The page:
Significant differences (p < 0.05) are evident for the constructs of social skills (p < 0.001) and self-esteem (p < 0.001). This indicates that the designed programme produces statistically significant improvements in both. The effect size was analysed using Cohen’s d with small values for both differences (d = 0.35 for social skills and d = 0.25 for self-esteem).

4. Discussion

The purpose of this research was to evaluate the effects of an AG programme in a PE classroom focused on the improvement of adolescents’ social skills and self-esteem. In relation to the association between self-esteem and social skills, a high correlation between the pre-test and post-test means of each construct is demonstrated. This indicates that when an adolescent has an acquired ability and this is reinforced, it increases significantly. In this sense, similar research verifies that high self-esteem correlates with prosocial behaviours in adolescents [7,17,59].
The analysis of the results shows a significant improvement in social skills and self-esteem after the implementation of the programme. Based on the literature analysed, it can be claimed that these results are justified by the teaching methodology used and the formative and shared assessment processes followed. In fact, CL favours social interaction and student inclusion [60]. CL has been effective in favouring this situation, making it an excellent methodological resource for fostering a positive classroom climate, favouring coeducation, improving socialisation, the capacity for dialogue and adolescent cognitive and motor skills [31,34,45,60,61,62].
AG is considered to be an excellent cooperative and integrative proposal for motor and attitudinal development [37,63]. Moreover, Physical Education teachers identify this modality as the most suitable for developing personal and social values in students and say that it can favour their teaching–learning process due to its high collaborative component, thus minimising the personal differences between classmates [32]. In the study carried out by Piepiora, Piepiora and Bagińska [16] on the relationship between sport practice and personality development, they concluded that the more sport, the greater the openness to experience, kindness and awareness, considering the importance of establishing educational proposals based on the formation of personality from PE classes.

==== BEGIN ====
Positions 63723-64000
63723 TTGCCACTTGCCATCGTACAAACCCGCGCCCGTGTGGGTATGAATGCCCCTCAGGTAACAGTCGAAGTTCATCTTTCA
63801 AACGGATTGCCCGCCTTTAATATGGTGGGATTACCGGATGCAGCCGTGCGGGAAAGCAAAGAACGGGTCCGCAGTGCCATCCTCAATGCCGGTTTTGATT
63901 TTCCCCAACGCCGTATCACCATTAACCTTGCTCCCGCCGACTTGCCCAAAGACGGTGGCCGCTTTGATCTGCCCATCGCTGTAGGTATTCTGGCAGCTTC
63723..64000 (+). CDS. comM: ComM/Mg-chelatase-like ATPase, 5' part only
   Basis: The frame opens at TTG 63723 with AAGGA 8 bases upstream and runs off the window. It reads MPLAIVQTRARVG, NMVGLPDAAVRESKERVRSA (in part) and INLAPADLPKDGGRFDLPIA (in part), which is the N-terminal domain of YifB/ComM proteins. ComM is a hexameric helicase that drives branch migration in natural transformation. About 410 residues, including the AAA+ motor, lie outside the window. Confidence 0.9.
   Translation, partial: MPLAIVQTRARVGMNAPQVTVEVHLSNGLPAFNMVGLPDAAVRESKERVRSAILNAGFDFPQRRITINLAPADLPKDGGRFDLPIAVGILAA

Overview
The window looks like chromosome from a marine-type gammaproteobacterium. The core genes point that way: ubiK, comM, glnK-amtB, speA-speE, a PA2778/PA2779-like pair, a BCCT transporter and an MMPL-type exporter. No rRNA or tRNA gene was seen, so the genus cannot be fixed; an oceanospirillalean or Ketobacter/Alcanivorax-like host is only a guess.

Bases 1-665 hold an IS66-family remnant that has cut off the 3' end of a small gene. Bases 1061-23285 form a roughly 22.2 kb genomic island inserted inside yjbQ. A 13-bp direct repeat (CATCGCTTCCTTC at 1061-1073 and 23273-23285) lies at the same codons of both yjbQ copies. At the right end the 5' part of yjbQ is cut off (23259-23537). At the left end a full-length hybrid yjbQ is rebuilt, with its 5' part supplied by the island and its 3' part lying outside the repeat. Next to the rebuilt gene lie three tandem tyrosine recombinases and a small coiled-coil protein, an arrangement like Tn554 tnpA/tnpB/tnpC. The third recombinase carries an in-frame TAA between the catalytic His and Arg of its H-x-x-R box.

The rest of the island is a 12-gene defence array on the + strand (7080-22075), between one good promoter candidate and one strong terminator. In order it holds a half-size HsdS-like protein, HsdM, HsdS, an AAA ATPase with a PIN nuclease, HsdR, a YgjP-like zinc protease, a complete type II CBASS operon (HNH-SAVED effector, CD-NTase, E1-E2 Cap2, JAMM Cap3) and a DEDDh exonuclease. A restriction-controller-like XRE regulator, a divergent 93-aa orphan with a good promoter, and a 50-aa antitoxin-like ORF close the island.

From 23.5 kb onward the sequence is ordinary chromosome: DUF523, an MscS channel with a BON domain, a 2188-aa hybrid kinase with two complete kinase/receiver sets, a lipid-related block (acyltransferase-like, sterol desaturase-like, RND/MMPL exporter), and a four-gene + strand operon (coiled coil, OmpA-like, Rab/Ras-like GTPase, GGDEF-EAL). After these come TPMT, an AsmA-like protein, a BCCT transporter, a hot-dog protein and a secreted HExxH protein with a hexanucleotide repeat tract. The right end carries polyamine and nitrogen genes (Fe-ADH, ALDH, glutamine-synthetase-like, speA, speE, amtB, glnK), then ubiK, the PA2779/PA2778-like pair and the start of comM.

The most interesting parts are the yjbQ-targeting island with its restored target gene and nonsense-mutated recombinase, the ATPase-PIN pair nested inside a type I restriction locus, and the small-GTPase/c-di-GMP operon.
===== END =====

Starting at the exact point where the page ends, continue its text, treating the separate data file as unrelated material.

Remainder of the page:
In a study carried out in the field of martial arts, an analysis of the socio-cultural factors that determined the opposition between the role of a martial arts teacher and that of a sport coach was carried out. It concluded that inevitably a teacher must be both a teacher and an educator [26]. In another study, with similar characteristics based on combat sports, similar conclusions were drawn, with most coaches preferring to focus on educational values rather than on sport achievements. The cultivation of these values may play an increasingly important role in expanding the health dimensions (somatic, mental and social) of young people [28]. We should keep in mind that the figure of the teacher, in our case, requires a guiding role during the teaching–learning process that goes beyond the mere transmitter of concepts. Thus, a PE teacher should organise and plan their classes in such a way that seeks to meet the social and personal needs of adolescents so that the teaching–learning process can be carried out in the most effective way possible, thus improving the classroom climate.
In this sense, and in relation to another study in the field of martial arts and combat sports [27], the coaches or teachers of these sports should bear in mind that the purpose of their work should focus on creating an environment of mental and social self-cultivation through a PE curriculum, an opportunity provided to us through the content of AG in this same educational area.
In the study carried out by Ávalos-Romero, Grande and Vega [44] on self-assessment as strategies for collaborative learning of gymnastics, they concluded that practising AG brings many affective–social benefits. In this aspect, the inclusion of students in the evaluation processes was key, as it allows them to participate in their teaching–learning process, contributing to the formation of more critical and autonomous people. Research in the field of PE has shown that peer assessment is a shared assessment mechanism that encourages student participation and promotes learning. In these studies, positive results were obtained in relation to the increase in motivation to learn and the level of confidence in secondary school students [42,43]. Students’ involvement in assessment processes enables them to better understand the learning process and to identify their progress in relation to their educational goals. Thus, teachers and students can better determine their progress in relation to their personal educational goals [27].
Gymnastic skills promote personal and social values and abilities in students, such as self-esteem, responsibility, confidence, cooperation, teamwork and self-management of fears and insecurities [32,64]. Previous research has found that AG is an appropriate modality for promoting values among adolescents. Its collaborative, group and inclusive nature allow for minimising the personal differences among students [32,45,65].
The feeling of social acceptance and personal worth by being able to perform gymnastic elements, pyramids and compose a group choreography are perceived by adolescents as a sense of competence and worth that improves their self-esteem [66]. Other research has found that the content of AG favours the development of social skills and self-esteem [32,45,67,68].
In this research, CL allowed the participation and involvement of each of the group members in achieving the final objective, creating an AG choreography, to improve the students’ levels of self-esteem [45,69,70].